Mentions: In wild-type zebrafish embryos raised at 28.5°C, neural crest-derived melanophores normally begin to differentiate at approximately 25 hpf, while xanthophores and iridiphores begin to overtly differentiate at about 42 hpf and 72 hpf, respectively [59]. By 27 hpf, primarily in anterior regions, large, stellate, dark melanophores are present in wild-type embryos. In enz mutant embryos, as in wild-type siblings, melanophores differentiate at ∼25 hpf (data not shown). At 27 hpf, enz melanophores are stellate, but pale compared to those of wild-type siblings (Figure 5A, B). After 27 hpf, enz melanophores begin to transition from the initial pale, stellate appearance to a dark, punctate form, while wild-type melanophores remain stellate and dark. The transformation of melanophores occurs in a rostro-caudal wave, and is complete by about 48 hpf (Figure 5C–F and data not shown). We hypothesized that this apparent change in cell morphology of enz melanophores might be the result of either redistribution of melanosomes within cells or of a change in cell shape. To distinguish between these two possibilities, we performed in situ hybridization of melanized 36 hpf and 48 hpf wild-type and enz mutant embryos, using the melanophore sublineage-specific riboprobes c-kit [7] and dct [23]. In wild-type embryos, c-kit and dct mRNAs are distributed throughout the cell cytoplasm, including in the processes, reflecting stellate cellular morphology (Figure 5G, H and data not shown). The distribution of dct and c-kit mRNAs is punctate in enz melanophores, similar to the distribution of melanin (Figure 5I, J and data not shown). This is consistent with a cell morphology change, rather than only relocalization of melanin or melanosomes within a stellate cell. Subsequently, we quantified the area of punctate melanophores in enz mutant embryos compared to stellate melanophores in wild-type siblings. At 2 dpf, wild-type melanophores at cephalic levels have a mean area of 282.1±19.1 µm2, while enz melanophores at similar axial levels have a mean area of 21.9±1.7 µm2 (P<0.0001, Table 3). The change in melanophore cell morphology in enz mutant embryos further suggested that the apparent absence of yellow pigmentation might be due at least in part to a reduction in size of xanthophores in these embryos. Individual xanthophores are difficult to distinguish, and even fms and xdh expression appear as diffuse staining over the dorsal aspect of the embryo, precluding the quantitative type of analysis performed on melanophores (Figure 6A, B) [11], [14], [28]. However, qualitative observations of xanthophore morphology were made using methylene blue, which is taken up specifically by xanthophores and is concentrated around active pterinosomes, the organelles that produce pteridine pigments [60]. Methylene blue staining revealed that while some xanthophores are present in enz homozygotes, these appear much smaller and less stellate than xanthophores in wild-type siblings at 3 dpf (Figure 6C, D). Similarly, iridiphores are reduced in size in enz mutant embryos compared to wild-type siblings. In contrast to melanophores and xanthophores, iridiphores in the trunk of wild-type embryos have a rounded, rather than stellate morphology at 72 hpf (see Figure 1). While this is also true in enz homozygotes, overall iridiphore cell size, as measured by area, is reduced compared to wild-type siblings. At 6 dpf, the average iridiphore area in enz mutant larvae is reduced by ∼40% compared to that in wild-type siblings (P<0.0001, data not shown). Together, these data indicate that mutations in enz similarly affect all three neural crest-derived chromatophore types with respect to cell size and also result in loss of the the typical stellate morphology of melanophores and xanthophores.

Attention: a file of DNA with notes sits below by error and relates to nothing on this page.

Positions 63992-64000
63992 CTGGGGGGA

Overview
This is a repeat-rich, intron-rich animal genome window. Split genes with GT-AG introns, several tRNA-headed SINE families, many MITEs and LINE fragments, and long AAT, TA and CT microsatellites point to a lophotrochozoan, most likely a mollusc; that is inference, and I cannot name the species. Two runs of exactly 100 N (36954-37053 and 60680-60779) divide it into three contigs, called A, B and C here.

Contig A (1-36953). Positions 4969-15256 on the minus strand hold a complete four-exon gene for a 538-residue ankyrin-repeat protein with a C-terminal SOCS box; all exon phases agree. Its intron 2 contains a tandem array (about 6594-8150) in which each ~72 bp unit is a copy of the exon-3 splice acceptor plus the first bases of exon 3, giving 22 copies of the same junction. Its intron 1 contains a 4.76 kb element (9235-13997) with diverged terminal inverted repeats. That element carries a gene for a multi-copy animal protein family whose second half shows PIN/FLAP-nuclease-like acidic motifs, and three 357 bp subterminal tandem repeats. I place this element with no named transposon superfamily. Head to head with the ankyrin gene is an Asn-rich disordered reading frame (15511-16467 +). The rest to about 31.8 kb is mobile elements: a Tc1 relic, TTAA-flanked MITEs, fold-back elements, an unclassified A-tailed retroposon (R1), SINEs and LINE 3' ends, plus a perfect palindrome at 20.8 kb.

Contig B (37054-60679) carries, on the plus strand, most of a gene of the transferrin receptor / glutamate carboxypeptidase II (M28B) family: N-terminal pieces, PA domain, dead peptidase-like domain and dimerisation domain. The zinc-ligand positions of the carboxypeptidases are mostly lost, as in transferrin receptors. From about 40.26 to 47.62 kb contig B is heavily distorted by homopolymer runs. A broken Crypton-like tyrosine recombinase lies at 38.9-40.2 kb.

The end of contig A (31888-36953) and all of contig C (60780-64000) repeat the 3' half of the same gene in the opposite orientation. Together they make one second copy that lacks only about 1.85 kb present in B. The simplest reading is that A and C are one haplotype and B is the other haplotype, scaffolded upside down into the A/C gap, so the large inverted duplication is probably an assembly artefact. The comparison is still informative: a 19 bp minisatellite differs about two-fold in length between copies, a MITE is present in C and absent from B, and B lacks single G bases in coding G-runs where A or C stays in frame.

Bottom Line: We have found that although wild-type numbers of chromatophore precursors are generated in the first day of development and migrate normally in enz mutants, the numbers of all three chromatophore cell types that ultimately develop are reduced.Further, differentiated melanophores and xanthophores subsequently lose dendricity, and iridiphores are reduced in size.Our results suggest that enz is required relatively late in the development of all three embryonic chromatophore types and is normally necessary for terminal differentiation and the maintenance of cell size and morphology.